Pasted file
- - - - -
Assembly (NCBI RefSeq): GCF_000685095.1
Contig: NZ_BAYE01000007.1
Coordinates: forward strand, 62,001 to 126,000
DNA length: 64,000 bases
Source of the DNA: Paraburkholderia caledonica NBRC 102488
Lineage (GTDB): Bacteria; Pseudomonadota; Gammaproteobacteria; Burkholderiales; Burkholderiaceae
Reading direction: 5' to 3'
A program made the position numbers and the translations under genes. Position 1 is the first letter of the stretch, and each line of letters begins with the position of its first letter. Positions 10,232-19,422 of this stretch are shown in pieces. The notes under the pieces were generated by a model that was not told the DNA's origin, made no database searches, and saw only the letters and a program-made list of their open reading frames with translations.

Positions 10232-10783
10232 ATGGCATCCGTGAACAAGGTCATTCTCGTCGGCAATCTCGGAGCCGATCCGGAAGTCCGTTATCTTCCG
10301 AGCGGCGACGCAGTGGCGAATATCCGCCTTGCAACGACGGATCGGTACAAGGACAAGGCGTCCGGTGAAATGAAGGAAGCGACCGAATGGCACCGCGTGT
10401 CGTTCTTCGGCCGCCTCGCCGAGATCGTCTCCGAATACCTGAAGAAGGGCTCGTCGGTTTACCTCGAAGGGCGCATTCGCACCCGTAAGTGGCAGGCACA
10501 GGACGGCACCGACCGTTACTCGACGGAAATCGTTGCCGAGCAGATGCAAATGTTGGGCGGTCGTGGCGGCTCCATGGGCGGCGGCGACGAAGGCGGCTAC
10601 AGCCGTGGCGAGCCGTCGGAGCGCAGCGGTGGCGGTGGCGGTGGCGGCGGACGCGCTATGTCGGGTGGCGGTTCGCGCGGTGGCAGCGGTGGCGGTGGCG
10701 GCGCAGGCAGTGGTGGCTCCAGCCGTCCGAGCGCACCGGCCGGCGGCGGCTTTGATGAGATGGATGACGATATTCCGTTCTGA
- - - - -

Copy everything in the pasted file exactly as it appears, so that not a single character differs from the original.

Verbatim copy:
Assembly (NCBI RefSeq): GCF_000685095.1
Contig: NZ_BAYE01000007.1
Coordinates: forward strand, 62,001 to 126,000
DNA length: 64,000 bases
Source of the DNA: Paraburkholderia caledonica NBRC 102488
Lineage (GTDB): Bacteria; Pseudomonadota; Gammaproteobacteria; Burkholderiales; Burkholderiaceae
Reading direction: 5' to 3'
A program made the position numbers and the translations under genes. Position 1 is the first letter of the stretch, and each line of letters begins with the position of its first letter. Positions 10,232-19,422 of this stretch are shown in pieces. The notes under the pieces were generated by a model that was not told the DNA's origin, made no database searches, and saw only the letters and a program-made list of their open reading frames with translations.

Positions 10232-10783
10232 ATGGCATCCGTGAACAAGGTCATTCTCGTCGGCAATCTCGGAGCCGATCCGGAAGTCCGTTATCTTCCG
10301 AGCGGCGACGCAGTGGCGAATATCCGCCTTGCAACGACGGATCGGTACAAGGACAAGGCGTCCGGTGAAATGAAGGAAGCGACCGAATGGCACCGCGTGT
10401 CGTTCTTCGGCCGCCTCGCCGAGATCGTCTCCGAATACCTGAAGAAGGGCTCGTCGGTTTACCTCGAAGGGCGCATTCGCACCCGTAAGTGGCAGGCACA
10501 GGACGGCACCGACCGTTACTCGACGGAAATCGTTGCCGAGCAGATGCAAATGTTGGGCGGTCGTGGCGGCTCCATGGGCGGCGGCGACGAAGGCGGCTAC
10601 AGCCGTGGCGAGCCGTCGGAGCGCAGCGGTGGCGGTGGCGGTGGCGGCGGACGCGCTATGTCGGGTGGCGGTTCGCGCGGTGGCAGCGGTGGCGGTGGCG
10701 GCGCAGGCAGTGGTGGCTCCAGCCGTCCGAGCGCACCGGCCGGCGGCGGCTTTGATGAGATGGATGACGATATTCCGTTCTGA